So, into that milieu Salesforce launched in 2000 after a year of software development led by co-founder Parker Harris but what’s interesting is that the company hasn’t changed that much in the intervening decades. Instead the industry has continued to play catch-up over numerous product cycles that have included basic SaaS, social media, mobility, platforms, customer journeys, analytics, and machine learning.
Corporate social responsibility
Always lurking in the background has been the company’s famous 1:1:1 approach to corporate social responsibility. It still donates one percent of its people’s time, its equity and product to charity and most interestingly more than 2000 companies have taken the hint and developed similar programs. They aren’t all small companies either. Google instituted such a program before its IPO and on the day it went public automatically spun up a large charity.
Lately Salesforce has described the four pillars of its business as trust, customer success, innovation, and equality which neatly ties together its attitudes about customers, employees, the community, and its responsibility to deliver innovative products, which brings us full circle to last week.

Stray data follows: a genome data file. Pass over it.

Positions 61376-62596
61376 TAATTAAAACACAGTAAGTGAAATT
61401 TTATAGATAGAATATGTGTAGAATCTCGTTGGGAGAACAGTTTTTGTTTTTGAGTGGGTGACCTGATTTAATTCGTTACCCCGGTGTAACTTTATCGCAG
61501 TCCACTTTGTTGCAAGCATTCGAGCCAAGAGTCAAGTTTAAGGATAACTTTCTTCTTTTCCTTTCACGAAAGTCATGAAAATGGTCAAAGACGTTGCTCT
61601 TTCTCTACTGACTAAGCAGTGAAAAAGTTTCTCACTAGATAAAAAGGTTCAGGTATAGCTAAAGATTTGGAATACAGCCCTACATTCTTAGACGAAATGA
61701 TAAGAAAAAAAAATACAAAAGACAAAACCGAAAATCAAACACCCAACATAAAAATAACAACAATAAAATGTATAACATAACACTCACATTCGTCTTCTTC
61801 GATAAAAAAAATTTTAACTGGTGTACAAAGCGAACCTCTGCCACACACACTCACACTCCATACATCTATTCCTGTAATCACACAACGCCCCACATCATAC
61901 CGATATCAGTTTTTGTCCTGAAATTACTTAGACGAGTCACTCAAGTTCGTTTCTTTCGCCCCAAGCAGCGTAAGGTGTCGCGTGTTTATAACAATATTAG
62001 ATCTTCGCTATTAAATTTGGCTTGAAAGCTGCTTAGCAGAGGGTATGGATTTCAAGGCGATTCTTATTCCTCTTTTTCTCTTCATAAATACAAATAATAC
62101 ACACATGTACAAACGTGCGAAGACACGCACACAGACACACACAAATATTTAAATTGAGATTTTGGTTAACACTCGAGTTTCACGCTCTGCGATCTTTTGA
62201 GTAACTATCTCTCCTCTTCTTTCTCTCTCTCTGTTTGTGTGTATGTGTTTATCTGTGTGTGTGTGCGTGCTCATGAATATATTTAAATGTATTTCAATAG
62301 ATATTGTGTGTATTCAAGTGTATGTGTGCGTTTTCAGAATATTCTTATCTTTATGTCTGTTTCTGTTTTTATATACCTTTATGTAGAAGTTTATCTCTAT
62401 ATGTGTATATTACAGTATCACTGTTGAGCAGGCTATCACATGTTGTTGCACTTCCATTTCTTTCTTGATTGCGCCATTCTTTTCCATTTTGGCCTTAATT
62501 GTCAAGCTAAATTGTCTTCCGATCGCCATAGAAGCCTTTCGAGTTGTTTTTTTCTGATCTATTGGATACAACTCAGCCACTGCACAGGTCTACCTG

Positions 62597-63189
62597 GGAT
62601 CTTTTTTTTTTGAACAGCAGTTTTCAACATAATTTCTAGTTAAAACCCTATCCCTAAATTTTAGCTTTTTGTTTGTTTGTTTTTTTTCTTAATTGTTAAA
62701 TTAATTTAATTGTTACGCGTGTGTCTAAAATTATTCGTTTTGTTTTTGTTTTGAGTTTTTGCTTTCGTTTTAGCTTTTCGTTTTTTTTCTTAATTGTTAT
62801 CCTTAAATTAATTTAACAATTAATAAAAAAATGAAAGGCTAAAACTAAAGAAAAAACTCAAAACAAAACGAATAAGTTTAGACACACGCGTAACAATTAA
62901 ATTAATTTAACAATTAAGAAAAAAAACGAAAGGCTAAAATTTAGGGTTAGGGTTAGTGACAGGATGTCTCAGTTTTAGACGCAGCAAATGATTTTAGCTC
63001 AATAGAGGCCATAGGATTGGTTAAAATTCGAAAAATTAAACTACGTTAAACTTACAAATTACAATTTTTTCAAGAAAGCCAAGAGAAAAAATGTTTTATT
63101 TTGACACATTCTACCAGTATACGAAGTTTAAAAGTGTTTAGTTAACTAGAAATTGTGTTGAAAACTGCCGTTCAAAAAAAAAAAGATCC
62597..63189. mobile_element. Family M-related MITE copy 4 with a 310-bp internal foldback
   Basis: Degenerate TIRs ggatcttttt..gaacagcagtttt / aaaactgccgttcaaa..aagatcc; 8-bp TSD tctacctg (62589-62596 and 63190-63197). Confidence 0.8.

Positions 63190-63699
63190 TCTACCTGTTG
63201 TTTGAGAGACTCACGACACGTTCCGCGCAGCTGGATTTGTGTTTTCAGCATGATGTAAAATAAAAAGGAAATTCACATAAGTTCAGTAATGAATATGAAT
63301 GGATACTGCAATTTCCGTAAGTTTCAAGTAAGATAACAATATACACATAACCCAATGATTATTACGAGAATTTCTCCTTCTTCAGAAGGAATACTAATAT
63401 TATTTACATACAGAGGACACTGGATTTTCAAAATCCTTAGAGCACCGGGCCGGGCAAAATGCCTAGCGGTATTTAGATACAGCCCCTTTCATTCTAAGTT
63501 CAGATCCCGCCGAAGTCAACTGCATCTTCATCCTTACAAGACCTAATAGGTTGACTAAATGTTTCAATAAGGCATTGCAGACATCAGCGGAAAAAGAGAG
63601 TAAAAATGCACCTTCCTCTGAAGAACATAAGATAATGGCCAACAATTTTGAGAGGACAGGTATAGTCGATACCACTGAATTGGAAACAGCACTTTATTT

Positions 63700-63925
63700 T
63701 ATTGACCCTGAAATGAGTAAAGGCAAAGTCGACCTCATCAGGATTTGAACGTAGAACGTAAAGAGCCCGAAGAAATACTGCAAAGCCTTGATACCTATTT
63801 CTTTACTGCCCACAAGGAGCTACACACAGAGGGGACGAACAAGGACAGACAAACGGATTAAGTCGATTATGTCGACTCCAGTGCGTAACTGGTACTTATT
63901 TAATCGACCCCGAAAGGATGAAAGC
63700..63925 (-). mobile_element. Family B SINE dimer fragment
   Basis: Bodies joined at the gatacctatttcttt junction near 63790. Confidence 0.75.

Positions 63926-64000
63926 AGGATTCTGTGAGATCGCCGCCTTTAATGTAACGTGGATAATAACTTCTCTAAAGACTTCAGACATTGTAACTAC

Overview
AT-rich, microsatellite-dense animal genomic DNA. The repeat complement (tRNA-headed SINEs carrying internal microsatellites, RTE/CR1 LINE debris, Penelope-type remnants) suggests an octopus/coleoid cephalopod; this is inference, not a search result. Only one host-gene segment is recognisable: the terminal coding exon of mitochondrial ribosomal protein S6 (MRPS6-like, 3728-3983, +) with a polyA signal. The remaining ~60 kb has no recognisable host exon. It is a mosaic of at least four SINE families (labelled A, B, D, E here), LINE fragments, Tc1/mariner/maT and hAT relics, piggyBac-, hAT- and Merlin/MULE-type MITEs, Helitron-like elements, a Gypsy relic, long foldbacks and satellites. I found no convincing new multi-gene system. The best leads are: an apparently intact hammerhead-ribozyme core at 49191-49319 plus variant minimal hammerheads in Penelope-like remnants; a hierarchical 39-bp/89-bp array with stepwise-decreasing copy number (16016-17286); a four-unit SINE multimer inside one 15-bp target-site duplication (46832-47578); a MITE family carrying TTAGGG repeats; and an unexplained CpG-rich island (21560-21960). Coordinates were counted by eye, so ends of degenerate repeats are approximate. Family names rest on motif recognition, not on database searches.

Commoditization of IT hasn’t ended. Salesforce might have taken advantage of a nascent trend at its inception, but the need was already pronounced. Understanding that trend in relation to the IT industry is important in part because it seems like cloud computing is now the thing that’s commoditizing.
Closing the frontier
My observation today is that not only Salesforce but most of the industry is built out. That’s far from saying there’s nothing left to do though. It’s more like closing the American frontier in 1890–there’s no more frontier but there’s still plenty to be done internally. In Salesforce’s case, as well as much of IT, we’ve entered an era of efficiency and effectiveness meaning that we’ve now produced various automations and our focus now is optimizing them.
Fair enough. But this also means that the importance of product announcements and making release dates begins to recede into the background. What takes prominence are the services needed to help customers to be successful and we’ve seen Marc Benioff harping on this aspect repeatedly. So rather than big news items, we’ll be on the lookout for more individual customer accomplishments.
For example, for several years already, Salesforce has been edging toward the position of change agent and corporate culture transformation maven and you see it in the discussion of digital disruption. No one buys digital disruption, there are no products labeled as such just as there are no cans of whoop-ass (a technical term) on store shelves that you can pour on an IT problem.
If you go back to the company’s four pillars–trust, customer success, innovation, and equality–you realize that only one is about technology. The others are about how you encourage people to take the leaps necessary to achieve digital prowess, to have the courage to become data driven and to make better business decisions. It’s culture change.